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Why You Should Upskill (Efficiently) in Times of Scarcity

Chelsea Iversen Apr. 16, 2020

The IMF is predicting an international economic downturn on par with the Great Depression.

While it’s not constructive to be alarmist, it is constructive to be prepared. To survive (and, in some cases, thrive) after the economy dips and eventually rebounds, businesses need to understand the difference between quick-fix solutions and solutions that will actually improve business performance in the longer-term.

For that reason, now is the time to...

Invest in efficient business technology

Recession research from Harvard Business Review, Bain, and McKinsey have all found the same thing: Some businesses emerged out of recessions performing 10 percent better in sales and revenue than their competitors, while other businesses floundered. There were a few factors that these high-performing businesses had in common, but the overall quality they shared was agility and the flexibility to manage change. There are a number of specific ways businesses have been able to achieve that, including decision-making, decentralization, creative labor solutions, and more.

Investing in technology is one of the best agile practices that HBR says pays off. In fact, a recent study at the University of Miami’s Miami Herbert Business School found this: Companies that invested in technology during the economic downturn between 2007 and 2009 actually saw a 6.23% compound gain in ROI at the other end of the recession.

This strategy may be counterintuitive at first glance, but it’s logical. Companies that invest in increasing the efficiency of their business operations in times like these come out the other side with more efficient business operations.

Keep your team’s skills sharp

Gaps in skills on marketing teams may be more glaring now that businesses are turning their attention to tightening operations internally. When budgets are tight, getting the most value out of your upskilling program is essential. You can’t afford to waste valuable resources on inefficient learning programs.

Using assessments to gauge your team’s knowledge helps establish data-driven learning that gives upskilling some direction. Data-driven learning establishes learning paths so you can identify the particular skills your team members need in order to be effective at their jobs. It’s simple: Your team takes a skills assessment, and learning paths are suggested based on their results. With it, you — and they — get a starting point and some direction, whether they’re lacking an understanding of the digital media ecosystem, skills in data and analytics, or knowledge about campaign management.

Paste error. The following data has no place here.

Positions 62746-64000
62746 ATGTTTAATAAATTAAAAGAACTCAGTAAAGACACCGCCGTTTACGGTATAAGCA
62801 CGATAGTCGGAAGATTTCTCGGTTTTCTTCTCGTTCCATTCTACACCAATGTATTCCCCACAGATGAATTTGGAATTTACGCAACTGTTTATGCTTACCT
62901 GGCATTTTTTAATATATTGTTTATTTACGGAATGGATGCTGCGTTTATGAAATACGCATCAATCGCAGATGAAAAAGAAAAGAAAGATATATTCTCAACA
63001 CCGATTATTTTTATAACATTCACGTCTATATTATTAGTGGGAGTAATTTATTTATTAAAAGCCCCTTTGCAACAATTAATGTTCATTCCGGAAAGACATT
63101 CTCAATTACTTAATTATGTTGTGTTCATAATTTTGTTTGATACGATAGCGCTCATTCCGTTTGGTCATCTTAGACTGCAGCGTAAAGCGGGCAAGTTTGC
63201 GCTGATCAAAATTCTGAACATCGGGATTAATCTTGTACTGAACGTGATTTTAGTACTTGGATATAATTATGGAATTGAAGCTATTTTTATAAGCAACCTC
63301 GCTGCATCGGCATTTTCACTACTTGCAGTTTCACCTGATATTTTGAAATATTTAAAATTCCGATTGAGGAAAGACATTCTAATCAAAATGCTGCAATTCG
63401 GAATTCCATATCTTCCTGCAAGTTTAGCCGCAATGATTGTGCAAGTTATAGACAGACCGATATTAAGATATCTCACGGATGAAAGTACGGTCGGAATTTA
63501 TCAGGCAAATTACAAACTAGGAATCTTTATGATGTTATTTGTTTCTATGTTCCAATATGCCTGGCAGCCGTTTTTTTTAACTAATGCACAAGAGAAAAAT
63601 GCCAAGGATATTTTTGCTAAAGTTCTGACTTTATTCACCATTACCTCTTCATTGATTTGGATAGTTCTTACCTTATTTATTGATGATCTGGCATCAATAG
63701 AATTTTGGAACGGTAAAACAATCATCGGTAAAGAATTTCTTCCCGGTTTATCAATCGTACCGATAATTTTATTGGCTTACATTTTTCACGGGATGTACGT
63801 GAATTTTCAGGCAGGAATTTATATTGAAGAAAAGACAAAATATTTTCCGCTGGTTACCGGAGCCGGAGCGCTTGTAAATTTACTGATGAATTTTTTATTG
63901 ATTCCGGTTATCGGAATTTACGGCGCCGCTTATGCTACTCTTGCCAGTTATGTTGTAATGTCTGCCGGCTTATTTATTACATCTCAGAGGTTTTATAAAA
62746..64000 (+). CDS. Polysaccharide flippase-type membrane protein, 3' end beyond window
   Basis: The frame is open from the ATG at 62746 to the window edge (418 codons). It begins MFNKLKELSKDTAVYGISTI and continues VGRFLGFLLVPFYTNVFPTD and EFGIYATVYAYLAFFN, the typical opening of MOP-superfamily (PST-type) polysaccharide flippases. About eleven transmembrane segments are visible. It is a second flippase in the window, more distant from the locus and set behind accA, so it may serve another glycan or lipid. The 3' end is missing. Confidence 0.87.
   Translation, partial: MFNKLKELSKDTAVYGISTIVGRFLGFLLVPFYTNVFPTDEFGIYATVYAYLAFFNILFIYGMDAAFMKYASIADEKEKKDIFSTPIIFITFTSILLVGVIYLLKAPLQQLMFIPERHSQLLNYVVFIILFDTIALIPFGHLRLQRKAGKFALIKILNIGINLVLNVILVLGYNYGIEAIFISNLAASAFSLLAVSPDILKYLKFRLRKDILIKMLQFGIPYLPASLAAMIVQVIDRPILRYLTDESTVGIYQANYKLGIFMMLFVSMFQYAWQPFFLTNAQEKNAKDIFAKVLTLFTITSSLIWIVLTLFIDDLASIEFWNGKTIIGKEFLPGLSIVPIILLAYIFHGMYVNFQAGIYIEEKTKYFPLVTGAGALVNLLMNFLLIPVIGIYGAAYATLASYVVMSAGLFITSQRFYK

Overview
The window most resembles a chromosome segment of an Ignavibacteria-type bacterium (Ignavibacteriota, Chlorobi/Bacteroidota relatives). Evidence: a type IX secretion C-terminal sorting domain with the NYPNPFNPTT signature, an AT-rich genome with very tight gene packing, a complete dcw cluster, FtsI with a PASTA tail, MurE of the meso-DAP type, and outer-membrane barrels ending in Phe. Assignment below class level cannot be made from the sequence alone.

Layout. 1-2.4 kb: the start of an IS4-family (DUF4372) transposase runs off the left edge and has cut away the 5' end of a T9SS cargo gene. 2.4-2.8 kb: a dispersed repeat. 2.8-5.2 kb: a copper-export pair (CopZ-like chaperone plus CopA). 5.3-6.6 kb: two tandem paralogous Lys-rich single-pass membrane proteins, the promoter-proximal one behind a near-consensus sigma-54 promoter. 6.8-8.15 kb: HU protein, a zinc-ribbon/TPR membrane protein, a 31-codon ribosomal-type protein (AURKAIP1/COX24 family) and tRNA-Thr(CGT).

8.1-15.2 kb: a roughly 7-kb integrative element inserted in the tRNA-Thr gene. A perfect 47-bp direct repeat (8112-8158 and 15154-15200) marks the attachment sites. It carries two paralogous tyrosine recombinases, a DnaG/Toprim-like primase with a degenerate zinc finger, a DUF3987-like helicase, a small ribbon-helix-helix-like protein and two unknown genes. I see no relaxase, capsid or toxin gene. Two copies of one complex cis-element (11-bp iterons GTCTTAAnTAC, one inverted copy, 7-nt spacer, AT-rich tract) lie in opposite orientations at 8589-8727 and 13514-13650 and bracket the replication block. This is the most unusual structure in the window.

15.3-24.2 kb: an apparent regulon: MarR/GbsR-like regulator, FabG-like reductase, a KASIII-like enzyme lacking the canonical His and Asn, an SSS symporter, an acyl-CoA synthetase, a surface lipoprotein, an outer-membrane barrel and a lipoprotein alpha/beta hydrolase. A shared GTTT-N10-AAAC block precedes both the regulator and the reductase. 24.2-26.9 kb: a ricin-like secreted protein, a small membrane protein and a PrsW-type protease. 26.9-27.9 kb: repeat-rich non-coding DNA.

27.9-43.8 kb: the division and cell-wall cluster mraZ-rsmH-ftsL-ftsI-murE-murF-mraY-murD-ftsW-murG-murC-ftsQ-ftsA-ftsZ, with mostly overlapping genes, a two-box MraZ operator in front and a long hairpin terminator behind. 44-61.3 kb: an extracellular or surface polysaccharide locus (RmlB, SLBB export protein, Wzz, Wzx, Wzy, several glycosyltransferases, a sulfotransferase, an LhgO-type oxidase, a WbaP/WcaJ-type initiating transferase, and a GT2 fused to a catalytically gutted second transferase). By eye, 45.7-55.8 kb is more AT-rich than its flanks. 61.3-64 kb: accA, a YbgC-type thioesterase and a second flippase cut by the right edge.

Build the resources you already have

In times of hiring freezes and budget cuts, marketing departments need to focus on achieving their business goals by maximizing existing resources. Giving employees the opportunity to upskill affordably means two things. First, no one gets left out, so learning becomes a much broader-reaching investment. Traditional training can be expensive, with single courses sometimes costing thousands. There’s no room for upskilling at that magnitude — not now. Affordability means everyone in the organization can participate, making you stronger and more skilled overall. Second, affordable learning means you can efficiently fill in holes in skills and knowledge in order to achieve more with the team you have.

How do you upskill with the most efficiency? Utilizing reporting and data is one way. When you have visibility into where your team is lacking skills, who needs a boost and in which areas, and how your team is engaging with the learning material, you can be more effective.

Transparency into data like this gives marketing directors and CMOs the tools to make the most efficient talent decisions. With data, you can identify high-potential members of your team and see where you’re strong right now. You can also see where your weaknesses are so you can inject more knowledge right away.

ALEx offers assessments and reporting to deliver more efficient training (for much less).

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